The Christian Science Monitor reports on adult children–well into their 40s–who live off their parents’ retirement savings.
Marilyn Gardner writes (excerpt):
The inability to say no when adult children ask for money is the biggest problem many parents face as they try to stretch their retirement money, says Kay Shirley, a certified financial planner in Atlanta. She expects the problem to get worse.
The British have even coined a word for these offspring with outstretched hands: Kippers, or Kids in Parents’ Purses Eroding Retirement Savings.
Some financial planners describe a typical parent who won’t say no as a single woman in her 70s. “The women complain about helping these children, but they can’t stop, even though it means they’re going to run out of money in a few years,” Perry says. “They fear that if they stop, it’ll damage the relationship somehow.” Indeed, some parents give money beyond their means as a way to keep control over children or to encourage dependence.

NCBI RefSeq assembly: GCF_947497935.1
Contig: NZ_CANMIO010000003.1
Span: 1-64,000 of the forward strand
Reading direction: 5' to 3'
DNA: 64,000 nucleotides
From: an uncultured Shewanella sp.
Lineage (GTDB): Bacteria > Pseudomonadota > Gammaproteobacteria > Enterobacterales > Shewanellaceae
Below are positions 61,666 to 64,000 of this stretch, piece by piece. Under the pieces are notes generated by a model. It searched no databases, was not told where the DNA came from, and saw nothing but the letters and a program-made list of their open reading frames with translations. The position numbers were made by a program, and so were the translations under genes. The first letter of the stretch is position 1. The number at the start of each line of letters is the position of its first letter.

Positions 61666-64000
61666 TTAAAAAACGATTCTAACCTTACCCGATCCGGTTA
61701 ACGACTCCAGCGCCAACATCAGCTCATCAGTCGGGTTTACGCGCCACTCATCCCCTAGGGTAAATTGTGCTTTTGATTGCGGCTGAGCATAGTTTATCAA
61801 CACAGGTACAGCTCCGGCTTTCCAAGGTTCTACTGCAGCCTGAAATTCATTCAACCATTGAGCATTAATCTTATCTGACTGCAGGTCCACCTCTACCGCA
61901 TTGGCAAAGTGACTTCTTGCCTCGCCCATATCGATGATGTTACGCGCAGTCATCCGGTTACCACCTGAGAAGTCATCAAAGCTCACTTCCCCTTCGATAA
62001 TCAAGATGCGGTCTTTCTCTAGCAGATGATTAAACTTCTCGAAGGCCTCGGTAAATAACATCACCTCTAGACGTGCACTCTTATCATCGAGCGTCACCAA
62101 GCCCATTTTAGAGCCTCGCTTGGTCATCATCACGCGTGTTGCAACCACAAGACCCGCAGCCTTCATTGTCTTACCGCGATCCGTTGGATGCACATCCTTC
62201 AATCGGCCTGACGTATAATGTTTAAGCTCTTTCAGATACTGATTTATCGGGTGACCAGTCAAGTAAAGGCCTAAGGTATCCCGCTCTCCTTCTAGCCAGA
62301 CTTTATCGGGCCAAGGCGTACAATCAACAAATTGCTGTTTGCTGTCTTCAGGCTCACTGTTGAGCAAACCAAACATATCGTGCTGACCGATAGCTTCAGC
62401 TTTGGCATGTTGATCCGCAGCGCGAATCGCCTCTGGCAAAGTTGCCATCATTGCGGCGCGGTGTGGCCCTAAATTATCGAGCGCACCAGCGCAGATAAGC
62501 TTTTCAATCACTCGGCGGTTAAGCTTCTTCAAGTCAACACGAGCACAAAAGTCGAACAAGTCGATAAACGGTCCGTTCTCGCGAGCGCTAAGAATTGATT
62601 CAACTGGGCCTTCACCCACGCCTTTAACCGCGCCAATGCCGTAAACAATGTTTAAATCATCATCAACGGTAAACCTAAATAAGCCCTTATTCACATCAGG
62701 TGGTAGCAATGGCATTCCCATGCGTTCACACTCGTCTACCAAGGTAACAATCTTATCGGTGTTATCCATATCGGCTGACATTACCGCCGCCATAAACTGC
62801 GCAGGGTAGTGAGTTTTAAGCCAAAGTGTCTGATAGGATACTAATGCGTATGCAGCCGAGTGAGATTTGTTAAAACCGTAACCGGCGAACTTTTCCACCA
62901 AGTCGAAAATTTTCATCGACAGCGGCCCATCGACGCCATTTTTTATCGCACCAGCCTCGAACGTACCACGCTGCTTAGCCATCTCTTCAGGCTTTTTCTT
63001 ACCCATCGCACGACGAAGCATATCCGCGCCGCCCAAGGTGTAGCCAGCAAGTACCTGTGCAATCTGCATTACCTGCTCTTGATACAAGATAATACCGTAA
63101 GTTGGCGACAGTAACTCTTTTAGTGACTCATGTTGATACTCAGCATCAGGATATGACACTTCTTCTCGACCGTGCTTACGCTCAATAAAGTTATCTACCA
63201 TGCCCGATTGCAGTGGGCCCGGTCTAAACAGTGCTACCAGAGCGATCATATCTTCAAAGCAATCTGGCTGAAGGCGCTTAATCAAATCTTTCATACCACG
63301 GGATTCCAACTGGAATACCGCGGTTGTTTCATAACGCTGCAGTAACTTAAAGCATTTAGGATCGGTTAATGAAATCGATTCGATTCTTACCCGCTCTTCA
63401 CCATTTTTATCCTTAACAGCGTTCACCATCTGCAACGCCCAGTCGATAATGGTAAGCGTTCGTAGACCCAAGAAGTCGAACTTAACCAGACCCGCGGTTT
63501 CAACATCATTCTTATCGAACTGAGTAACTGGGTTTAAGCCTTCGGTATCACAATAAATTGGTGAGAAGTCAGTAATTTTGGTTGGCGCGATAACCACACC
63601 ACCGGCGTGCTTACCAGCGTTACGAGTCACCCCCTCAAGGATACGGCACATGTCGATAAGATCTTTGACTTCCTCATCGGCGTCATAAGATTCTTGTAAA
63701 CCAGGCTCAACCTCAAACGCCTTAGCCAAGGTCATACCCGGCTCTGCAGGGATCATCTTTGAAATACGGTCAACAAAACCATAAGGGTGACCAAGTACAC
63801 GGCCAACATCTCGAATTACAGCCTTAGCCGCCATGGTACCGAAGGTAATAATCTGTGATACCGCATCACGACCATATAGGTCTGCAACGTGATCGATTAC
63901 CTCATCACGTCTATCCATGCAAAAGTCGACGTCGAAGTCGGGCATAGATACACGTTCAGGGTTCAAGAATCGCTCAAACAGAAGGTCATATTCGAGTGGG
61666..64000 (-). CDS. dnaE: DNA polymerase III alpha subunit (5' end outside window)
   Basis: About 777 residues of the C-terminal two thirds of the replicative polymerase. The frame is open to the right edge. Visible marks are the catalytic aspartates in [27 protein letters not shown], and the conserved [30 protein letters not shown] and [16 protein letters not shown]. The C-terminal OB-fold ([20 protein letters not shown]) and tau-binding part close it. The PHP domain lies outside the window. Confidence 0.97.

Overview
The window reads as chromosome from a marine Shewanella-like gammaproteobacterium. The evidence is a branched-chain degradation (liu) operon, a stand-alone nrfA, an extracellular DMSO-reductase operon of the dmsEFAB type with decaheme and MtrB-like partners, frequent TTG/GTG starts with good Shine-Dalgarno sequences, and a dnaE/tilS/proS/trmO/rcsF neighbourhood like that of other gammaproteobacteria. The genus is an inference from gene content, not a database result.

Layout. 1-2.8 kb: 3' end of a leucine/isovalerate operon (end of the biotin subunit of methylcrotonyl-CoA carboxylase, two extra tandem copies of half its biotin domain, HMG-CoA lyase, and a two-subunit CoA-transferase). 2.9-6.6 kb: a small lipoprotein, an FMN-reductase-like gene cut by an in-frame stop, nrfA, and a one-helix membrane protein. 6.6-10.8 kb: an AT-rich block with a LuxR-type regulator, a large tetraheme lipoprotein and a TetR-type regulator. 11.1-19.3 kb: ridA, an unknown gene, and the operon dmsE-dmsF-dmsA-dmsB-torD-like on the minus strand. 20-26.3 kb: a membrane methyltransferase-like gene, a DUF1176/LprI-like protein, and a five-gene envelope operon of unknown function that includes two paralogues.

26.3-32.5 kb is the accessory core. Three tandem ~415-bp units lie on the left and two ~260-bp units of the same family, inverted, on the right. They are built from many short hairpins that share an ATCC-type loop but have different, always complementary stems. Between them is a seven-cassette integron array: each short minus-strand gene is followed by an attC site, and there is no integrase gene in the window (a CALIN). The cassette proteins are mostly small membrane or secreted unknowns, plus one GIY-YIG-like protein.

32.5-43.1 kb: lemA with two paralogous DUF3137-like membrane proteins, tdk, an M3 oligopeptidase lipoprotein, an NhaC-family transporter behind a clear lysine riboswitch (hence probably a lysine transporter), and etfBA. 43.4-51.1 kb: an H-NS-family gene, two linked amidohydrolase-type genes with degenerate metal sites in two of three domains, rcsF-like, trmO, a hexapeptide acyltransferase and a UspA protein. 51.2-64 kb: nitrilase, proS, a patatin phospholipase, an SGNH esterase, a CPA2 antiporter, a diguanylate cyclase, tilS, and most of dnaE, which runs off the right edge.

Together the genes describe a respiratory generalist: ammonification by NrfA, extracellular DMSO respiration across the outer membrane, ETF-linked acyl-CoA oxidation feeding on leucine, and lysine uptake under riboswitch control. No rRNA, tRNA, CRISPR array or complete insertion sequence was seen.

Whatever the situation, grown children’s reactions can range from feeling manipulated to feeling guilty and embarrassed, says Ms. Newman. “Many … I spoke with felt it was demeaning.”
Some adult children regard parents’ money as a birthright and feel entitled to have at least some of it now. If parents cut off that money, Ms. Newman says, children may be angry. To them, she says, “Realize that this parent is protecting you in the long run, and doesn’t want you to be his or her financial caregiver later in life.”
But saying no to offspring remains hard. Baby boomers in particular, Ms. Shirley finds, have been accustomed to saying yes to their children. They want them to maintain the lifestyles the parents have created.